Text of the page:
Tim Finchem slowly waking up to reality of drug-testing in golf
PGA Tour Commissioner Tim Finchem has finally come out and said - with the authority of a wet dishrag - that perhaps the PGA Tour needs to test its golfers for performance-enhancing drugs. Maybe. But he wants the other pro golf organizations to hold his hand as he dips his toe in the fray.
Finchem says golf’s tours, pro organizations should join together
Saying drug testing in sports has become a reality, PGA Tour commissioner Tim Finchem said golf organizations around the world should work closely to develop rules that ultimately could lead to testing.
“It’s unfortunate that these realities are with us, but they are,” Finchem said Wednesday. “And we have to deal with them, and I think it’s important that golf deal with them collectively.”
Finchem had previously defended the tour’s lack of a drug-testing program, suggesting he had no evidence of drugs that would help or any players using performance-enhancing drugs.
The LPGA Tour announced last year it would start drug testing in 2008, while the European Tour is working on its own drug-testing program that could start as early as next season. In amateur golf, the R&A and USGA did a sample test at the World Amateur Team Championship in South Africa late last year, and all 12 golfers came back clean.
Finchem recommended that all golf organizations develop a single standard on what to test for and how.
Finchem said the first step is developing a policy for drugs and then figuring out the next step.
“We don’t have a rule on performance-enhancing drugs; we never had had,” he said. “We’re getting close on that. I suspect we’ll be done with that certainly this year.”
Once a rule is in place, he said it “in all likelihood will require … a testing program on some basis so that we have a legitimacy to the rule.”
The bet-hedging Finchem went on to say that Prohibition could have perhaps been a bad idea, that it was possible that maybe the Spanish Inquisition went too far, and that it could perhaps be correct to state that air is good to breathe.
Nonetheless, at least Finchem has pulled his chair near the table on the drug-testing issue. Because whether or not you want to argue from ignorance and debate whether steroids could help golfers, the simple fact is they would. And golfers are not “too pure to cheat.”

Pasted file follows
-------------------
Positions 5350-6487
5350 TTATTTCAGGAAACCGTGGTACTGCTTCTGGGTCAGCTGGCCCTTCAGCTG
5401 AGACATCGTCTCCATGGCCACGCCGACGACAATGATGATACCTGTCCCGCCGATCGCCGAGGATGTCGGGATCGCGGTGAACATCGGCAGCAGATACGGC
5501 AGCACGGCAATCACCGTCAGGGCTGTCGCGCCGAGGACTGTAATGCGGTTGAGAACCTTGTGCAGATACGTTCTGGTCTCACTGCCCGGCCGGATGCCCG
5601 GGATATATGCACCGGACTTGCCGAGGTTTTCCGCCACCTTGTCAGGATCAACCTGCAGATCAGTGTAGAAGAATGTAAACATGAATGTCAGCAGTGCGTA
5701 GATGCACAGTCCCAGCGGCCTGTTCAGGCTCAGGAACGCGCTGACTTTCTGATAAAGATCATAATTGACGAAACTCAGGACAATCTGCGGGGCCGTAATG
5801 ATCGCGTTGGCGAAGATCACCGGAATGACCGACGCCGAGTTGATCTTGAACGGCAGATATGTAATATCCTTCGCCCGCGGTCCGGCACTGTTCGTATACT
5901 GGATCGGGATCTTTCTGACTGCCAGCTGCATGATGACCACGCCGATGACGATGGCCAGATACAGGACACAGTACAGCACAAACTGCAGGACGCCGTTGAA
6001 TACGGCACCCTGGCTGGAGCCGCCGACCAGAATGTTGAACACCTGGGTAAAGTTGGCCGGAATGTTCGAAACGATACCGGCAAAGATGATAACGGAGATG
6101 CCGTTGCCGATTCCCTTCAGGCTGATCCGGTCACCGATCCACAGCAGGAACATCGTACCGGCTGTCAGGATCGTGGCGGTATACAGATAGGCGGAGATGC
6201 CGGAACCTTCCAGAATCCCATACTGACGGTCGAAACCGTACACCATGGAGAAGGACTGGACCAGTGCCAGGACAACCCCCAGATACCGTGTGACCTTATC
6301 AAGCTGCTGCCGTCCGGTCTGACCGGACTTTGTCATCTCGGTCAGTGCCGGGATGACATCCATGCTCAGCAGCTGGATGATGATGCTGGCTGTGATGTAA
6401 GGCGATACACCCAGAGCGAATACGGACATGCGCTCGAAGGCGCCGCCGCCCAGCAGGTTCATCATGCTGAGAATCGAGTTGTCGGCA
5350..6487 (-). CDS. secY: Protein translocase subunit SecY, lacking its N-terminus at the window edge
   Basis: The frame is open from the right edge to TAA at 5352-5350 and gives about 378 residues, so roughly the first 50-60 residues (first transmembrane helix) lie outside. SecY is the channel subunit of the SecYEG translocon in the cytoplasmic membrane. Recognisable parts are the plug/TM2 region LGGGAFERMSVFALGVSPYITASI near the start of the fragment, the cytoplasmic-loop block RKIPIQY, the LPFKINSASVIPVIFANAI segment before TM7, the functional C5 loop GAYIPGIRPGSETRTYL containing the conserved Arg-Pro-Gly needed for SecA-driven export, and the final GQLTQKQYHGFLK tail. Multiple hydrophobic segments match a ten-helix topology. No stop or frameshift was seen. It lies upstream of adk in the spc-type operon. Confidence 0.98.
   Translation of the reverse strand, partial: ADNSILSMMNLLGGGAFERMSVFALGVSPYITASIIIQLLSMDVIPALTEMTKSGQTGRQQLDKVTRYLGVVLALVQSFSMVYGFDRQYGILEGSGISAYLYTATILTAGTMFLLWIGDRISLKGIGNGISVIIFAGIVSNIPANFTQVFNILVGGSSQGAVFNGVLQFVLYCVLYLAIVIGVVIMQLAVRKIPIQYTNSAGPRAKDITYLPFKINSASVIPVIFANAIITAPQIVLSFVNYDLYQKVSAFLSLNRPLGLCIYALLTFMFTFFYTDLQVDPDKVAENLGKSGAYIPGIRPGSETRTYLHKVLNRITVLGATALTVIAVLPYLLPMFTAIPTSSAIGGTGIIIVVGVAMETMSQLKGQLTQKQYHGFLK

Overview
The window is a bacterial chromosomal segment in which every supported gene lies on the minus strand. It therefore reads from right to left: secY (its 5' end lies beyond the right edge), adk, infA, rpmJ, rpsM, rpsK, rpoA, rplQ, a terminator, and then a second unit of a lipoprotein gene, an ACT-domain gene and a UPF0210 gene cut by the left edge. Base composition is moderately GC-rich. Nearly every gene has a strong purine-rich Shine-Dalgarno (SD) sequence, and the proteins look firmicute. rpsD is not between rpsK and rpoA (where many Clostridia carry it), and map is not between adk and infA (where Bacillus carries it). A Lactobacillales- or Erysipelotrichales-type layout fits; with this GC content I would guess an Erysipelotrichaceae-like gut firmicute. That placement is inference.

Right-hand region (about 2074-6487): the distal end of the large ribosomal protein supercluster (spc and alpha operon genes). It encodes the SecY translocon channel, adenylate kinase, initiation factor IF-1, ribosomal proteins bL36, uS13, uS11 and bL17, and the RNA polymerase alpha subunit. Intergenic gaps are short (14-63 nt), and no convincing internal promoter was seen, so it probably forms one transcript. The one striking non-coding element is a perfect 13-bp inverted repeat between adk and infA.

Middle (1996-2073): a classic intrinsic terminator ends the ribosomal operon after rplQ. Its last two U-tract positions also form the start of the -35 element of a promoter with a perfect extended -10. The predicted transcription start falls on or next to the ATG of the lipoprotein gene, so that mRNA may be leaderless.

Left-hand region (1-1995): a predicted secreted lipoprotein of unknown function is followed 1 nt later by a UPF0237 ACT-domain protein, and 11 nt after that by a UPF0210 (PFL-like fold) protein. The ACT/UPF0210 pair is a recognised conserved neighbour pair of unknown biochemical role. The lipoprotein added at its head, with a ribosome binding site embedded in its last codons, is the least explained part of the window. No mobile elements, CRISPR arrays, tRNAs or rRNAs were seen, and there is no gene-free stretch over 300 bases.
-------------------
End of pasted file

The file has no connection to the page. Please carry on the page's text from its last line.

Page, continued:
“You hear this in swimming, all other sports have cheaters but ours doesn’t. It’s the argument of an 8 year old,” said Dr. Charles Yesalis, a steroids expert and professor emeritus at Penn State.
“It’s not going to turn a mediocre golfer into a great golfer. But if you take Bambi and Godzilla, who’s going to hit the ball further? If you take someone who has his card and add muscle to him, he’ll do better,” said Dr. Yesalis.
I spoke to Dr. Yesalis about steroids and golf for a recent WorldGolf.com article “PGA Tour trails LPGA, European tours in considering anti-doping policy.” Take a look by clicking here.
It’s time to put the ignorance aside, whether you’re Tim Finchem or Joe Golf-Fan - Steroids can help golfers. And with the money involved at the top level of golf, either the PGA Tour gets proactive, or they will eventually have a nightmare scenario unfold that could leave the game’s reputation in shambles.
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It looks to me like Bivens and the ladies have already set the industry standard.
Finchem couldn't go very far wrong by taking a good look at her model.
About all Finchem can do is add to it or change some of the rules, but he'd look more like a tweaker than a fixer.
Maybe he could add some of the rules set out by the Euro tour but they look much like what Bivens has already.
the career of Woods would probably end before he
breaks the record of Nicklaus. The multicultural
conquest of America lobby cannot risk such a
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